WILLIAMSTOWN, Mass. — The final bill to Williamstown and Lanesborough for the construction project at Mount Greylock Regional School came in at $33 million, according to a final audit presented to the School Committee on Thursday evening.
The Massachusetts School Building Authority gave the district its final audit on July 28. Superintendent Jason McCandless told the committee that the final cost of the renovation/addition project at the middle/high school is $64,693,600, just more than $44,000 less than the budget approved back in 2016.
But the MSBA's contribution is about $1.5 million lower than the maximum grant projected by the state agency at the outset of the project.
McCandless, who joined the district well after the school opened in September 2018, said he discussed the final numbers with Lanesborough's Stephen Wentworth and Williamstown's Hugh Daley, who served on the finance subcommittee of the School Building Committee that oversaw the project.
They were not surprised that the state share of the final project was a little lower than hoped for at the outset.
"In conversation with Hugh and Steve, that was all things the School Building Committee understood," McCandless said. "There were certain things added to the project, certain things the MSBA doesn't pay for as a rule.
"We came in right where we said we were going to come in."
The local share — the portion borne directly by taxpayers in member towns Lanesborough and Williamstown — of $32,950,109 was on the low end of a $4 million range of costs presented to taxpayers in the leadup to a bond vote authorizing the project.
Estimates at the time of the vote put the local share from $31.5 million to $35.5 million. The final bill of $33 million fell below the mid-range estimate of $33.5 million.
Now that the district knows the actual cost of the building project, it can take the step of securing the final "cleanup bond" to cover its costs, McCandless told the School Committee.
The MSBA share ended up being $31,743,49, just more than 49 percent of the cost of the project. The MSBA is funded by a penny of the commonwealth's 6.25-cent sales tax, or 16 percent of the state's sales tax receipts.
McCandless used the audit report as an opportunity to thank the voters of each member town, who approved the project and the taxpayers who continue to pay the bond. He also singled out, among others, his predecessors Rose Ellis and Kim Grady, the School Committee and School Building Committee members who shepherded the project and the staff and students of Mount Greylock who both contributed to the design process and lived through the construction period.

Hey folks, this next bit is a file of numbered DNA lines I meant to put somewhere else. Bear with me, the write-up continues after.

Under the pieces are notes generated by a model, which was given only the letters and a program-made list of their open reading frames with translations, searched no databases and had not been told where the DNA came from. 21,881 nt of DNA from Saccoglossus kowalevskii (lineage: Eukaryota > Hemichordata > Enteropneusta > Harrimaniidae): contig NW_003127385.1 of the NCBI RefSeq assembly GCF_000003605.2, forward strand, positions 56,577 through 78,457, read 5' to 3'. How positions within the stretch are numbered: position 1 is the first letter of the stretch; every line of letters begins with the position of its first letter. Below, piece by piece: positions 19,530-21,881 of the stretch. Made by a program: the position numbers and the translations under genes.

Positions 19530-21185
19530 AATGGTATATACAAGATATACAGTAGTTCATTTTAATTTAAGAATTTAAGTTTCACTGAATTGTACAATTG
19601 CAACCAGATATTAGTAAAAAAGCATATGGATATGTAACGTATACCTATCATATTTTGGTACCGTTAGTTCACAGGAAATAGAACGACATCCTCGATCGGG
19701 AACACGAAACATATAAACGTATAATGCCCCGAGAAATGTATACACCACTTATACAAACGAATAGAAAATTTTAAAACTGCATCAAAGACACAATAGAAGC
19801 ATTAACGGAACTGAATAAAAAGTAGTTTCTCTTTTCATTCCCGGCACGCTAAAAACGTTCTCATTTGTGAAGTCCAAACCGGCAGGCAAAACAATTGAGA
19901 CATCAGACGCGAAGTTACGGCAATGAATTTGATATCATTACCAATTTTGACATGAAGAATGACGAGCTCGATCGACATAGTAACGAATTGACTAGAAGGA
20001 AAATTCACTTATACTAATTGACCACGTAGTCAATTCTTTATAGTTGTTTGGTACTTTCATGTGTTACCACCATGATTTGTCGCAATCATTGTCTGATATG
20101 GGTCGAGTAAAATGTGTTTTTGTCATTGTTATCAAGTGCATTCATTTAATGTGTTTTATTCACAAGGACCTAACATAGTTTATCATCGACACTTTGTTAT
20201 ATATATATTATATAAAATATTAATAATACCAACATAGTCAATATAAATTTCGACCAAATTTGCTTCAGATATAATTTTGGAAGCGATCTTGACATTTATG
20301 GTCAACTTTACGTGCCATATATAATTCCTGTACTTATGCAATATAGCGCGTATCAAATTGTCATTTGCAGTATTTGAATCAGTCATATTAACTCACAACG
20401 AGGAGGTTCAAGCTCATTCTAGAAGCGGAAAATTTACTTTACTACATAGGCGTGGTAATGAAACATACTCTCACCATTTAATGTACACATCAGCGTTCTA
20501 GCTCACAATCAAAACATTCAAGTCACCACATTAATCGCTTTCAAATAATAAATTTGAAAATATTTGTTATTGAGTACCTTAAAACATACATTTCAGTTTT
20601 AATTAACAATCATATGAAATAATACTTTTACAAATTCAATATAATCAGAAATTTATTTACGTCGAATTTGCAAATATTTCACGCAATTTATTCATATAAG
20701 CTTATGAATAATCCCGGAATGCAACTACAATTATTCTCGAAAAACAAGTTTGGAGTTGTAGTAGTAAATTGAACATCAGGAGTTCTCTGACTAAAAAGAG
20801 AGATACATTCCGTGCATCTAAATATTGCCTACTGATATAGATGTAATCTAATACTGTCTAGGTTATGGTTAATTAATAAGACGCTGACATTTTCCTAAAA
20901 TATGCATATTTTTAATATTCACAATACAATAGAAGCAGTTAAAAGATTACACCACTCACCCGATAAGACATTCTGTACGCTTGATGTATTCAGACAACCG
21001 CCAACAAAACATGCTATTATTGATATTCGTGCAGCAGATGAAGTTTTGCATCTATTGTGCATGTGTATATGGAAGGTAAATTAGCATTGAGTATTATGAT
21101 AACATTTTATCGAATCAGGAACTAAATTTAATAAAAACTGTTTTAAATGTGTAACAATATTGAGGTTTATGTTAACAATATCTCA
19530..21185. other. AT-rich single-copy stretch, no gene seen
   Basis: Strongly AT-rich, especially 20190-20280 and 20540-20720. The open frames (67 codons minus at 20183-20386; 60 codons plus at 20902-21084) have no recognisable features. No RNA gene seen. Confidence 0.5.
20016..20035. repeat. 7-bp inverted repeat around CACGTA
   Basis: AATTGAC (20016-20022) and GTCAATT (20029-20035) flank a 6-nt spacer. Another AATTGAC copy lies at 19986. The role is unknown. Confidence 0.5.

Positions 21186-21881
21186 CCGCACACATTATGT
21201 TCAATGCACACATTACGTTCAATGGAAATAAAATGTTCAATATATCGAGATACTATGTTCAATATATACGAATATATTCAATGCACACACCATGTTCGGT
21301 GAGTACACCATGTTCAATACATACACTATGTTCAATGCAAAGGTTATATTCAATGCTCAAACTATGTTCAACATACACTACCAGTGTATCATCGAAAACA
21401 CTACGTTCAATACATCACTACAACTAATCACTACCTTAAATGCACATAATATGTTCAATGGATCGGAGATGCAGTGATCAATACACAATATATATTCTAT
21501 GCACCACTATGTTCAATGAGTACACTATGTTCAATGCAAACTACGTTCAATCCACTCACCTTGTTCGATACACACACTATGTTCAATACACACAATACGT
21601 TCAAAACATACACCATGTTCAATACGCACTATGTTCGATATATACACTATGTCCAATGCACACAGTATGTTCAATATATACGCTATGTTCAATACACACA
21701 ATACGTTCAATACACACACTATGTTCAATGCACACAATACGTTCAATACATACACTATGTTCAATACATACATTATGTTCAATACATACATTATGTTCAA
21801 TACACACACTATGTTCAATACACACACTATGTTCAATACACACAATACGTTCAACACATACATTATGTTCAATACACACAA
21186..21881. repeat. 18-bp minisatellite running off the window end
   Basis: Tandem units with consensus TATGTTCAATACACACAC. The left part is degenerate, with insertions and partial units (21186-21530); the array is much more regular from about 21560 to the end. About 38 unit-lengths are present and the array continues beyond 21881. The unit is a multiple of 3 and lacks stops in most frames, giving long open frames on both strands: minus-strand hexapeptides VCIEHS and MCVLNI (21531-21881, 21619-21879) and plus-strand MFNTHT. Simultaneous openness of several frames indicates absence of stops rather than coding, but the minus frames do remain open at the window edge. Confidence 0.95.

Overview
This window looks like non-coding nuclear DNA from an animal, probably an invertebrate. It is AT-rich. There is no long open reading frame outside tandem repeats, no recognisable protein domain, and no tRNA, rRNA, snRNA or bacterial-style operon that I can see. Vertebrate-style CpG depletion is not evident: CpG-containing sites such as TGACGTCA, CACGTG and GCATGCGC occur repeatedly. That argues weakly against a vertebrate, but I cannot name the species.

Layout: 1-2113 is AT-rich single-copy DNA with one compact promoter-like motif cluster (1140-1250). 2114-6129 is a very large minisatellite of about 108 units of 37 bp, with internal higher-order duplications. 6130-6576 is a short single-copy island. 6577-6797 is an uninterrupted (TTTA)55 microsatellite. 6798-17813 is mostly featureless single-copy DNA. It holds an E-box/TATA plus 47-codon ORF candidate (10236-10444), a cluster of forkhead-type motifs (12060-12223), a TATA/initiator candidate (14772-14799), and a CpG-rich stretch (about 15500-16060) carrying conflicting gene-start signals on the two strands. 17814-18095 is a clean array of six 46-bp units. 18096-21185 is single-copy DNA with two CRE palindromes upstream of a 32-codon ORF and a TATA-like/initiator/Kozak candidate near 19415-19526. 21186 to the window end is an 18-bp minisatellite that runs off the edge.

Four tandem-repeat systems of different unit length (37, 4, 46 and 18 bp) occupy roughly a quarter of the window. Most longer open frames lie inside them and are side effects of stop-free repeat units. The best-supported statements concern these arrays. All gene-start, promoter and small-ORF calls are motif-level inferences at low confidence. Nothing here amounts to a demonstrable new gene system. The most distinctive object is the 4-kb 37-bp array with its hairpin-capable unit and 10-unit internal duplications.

"Building a new school is among the most optimistic, hopeful and future-focused investments communities can make," McCandless said. "[The school] serves as a shining example of what good things can grow from a community-wide effort, and even a statewide effort as the MSBA is a vital partner to every community in the commonwealth through this process."
District officials reviewed and signed off on the MSBA's audit earlier this month, McCandless said. The remaining administrative step is a ratification by the MSBA Board of Directors at its late-August meeting.
In other business on Thursday night, the School Committee approved a $250,000 contract with CHA, the designer selected by a committee designated to choose an architect for the planned track and multi-sport grass field at Mount Greylock.
"[$250,000] is slightly above the 10 percent [of project cost] we were looking for, but it includes some add alternate that will give us a broad sense of some of the items we may not be able to fit into this project but may be able to do down the road," Carrie Greene told her colleagues. "It's good value for that dollar amount."
The School Committee, with just four members in attendance, had a somewhat brief agenda for the late summer meeting. Greene, Christina Conry, Ursula Maloy and Steven Miller did approve a couple of policy changes on second reads — one addressing sexual harassment against employees and another on field trips for students.
McCandless notified the committee that he likely will give the go-ahead for Lanesborough Elementary School to create a second section for its second grade for the coming school year.
He explained that the class size stood at 19 back in March — on the cusp for where he would consider creating two classrooms. The School Council at the time had advocated for that step, but the administration held back with the understanding that it would reconsider the step during the summer.
Currently, the grade has 22 pupils enrolled for September.
"When I look through the makeup in terms of 504 plans and [individualized education plans] and when I look and see we have a waiting list of five or six students who would like to school choice into that grade … it's a section where it might serve everyone better to add a teacher," McCandless said.
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Williamstown's DIRE Committee Questions Need for New Purpose
By Stephen DravisiBerkshires Staff
WILLIAMSTOWN, Mass. — The town's diversity committee Monday talked about plans for conversations it wants to hold over the next few months while members pushed back against a suggestion that the body "conclude or pause" its work in order to focus on a yearlong effort to create a strategic plan.
The Diversity, Inclusion and Racial Equity Committee has been engaged with the Select Board throughout the summer in a discussion of the purpose and direction for the advisory panel the Select Board created two years ago.
That discussion has not always gone smoothly.
Earlier this month, the Select Board agreed on a draft outline for the purpose and process that could guide the DIRE Committee in its third year of existence.
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